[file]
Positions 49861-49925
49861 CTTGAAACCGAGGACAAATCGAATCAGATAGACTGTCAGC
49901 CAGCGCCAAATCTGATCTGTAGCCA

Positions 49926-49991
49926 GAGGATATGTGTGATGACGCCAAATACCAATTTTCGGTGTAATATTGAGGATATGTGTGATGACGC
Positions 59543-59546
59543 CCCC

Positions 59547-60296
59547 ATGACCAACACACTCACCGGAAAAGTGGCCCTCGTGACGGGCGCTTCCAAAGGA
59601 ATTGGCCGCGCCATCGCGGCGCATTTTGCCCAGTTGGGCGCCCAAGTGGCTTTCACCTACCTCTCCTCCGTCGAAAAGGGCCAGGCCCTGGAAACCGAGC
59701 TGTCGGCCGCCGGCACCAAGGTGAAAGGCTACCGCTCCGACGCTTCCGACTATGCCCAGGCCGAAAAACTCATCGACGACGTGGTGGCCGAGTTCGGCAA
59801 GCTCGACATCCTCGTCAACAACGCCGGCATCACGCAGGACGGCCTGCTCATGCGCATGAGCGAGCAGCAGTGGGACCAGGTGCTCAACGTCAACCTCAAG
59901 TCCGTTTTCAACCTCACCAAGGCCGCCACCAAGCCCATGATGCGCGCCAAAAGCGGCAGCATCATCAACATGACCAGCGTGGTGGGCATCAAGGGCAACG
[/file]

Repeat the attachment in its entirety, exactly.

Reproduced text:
Positions 49861-49925
49861 CTTGAAACCGAGGACAAATCGAATCAGATAGACTGTCAGC
49901 CAGCGCCAAATCTGATCTGTAGCCA

Positions 49926-49991
49926 GAGGATATGTGTGATGACGCCAAATACCAATTTTCGGTGTAATATTGAGGATATGTGTGATGACGC
Positions 59543-59546
59543 CCCC

Positions 59547-60296
59547 ATGACCAACACACTCACCGGAAAAGTGGCCCTCGTGACGGGCGCTTCCAAAGGA
59601 ATTGGCCGCGCCATCGCGGCGCATTTTGCCCAGTTGGGCGCCCAAGTGGCTTTCACCTACCTCTCCTCCGTCGAAAAGGGCCAGGCCCTGGAAACCGAGC
59701 TGTCGGCCGCCGGCACCAAGGTGAAAGGCTACCGCTCCGACGCTTCCGACTATGCCCAGGCCGAAAAACTCATCGACGACGTGGTGGCCGAGTTCGGCAA
59801 GCTCGACATCCTCGTCAACAACGCCGGCATCACGCAGGACGGCCTGCTCATGCGCATGAGCGAGCAGCAGTGGGACCAGGTGCTCAACGTCAACCTCAAG
59901 TCCGTTTTCAACCTCACCAAGGCCGCCACCAAGCCCATGATGCGCGCCAAAAGCGGCAGCATCATCAACATGACCAGCGTGGTGGGCATCAAGGGCAACG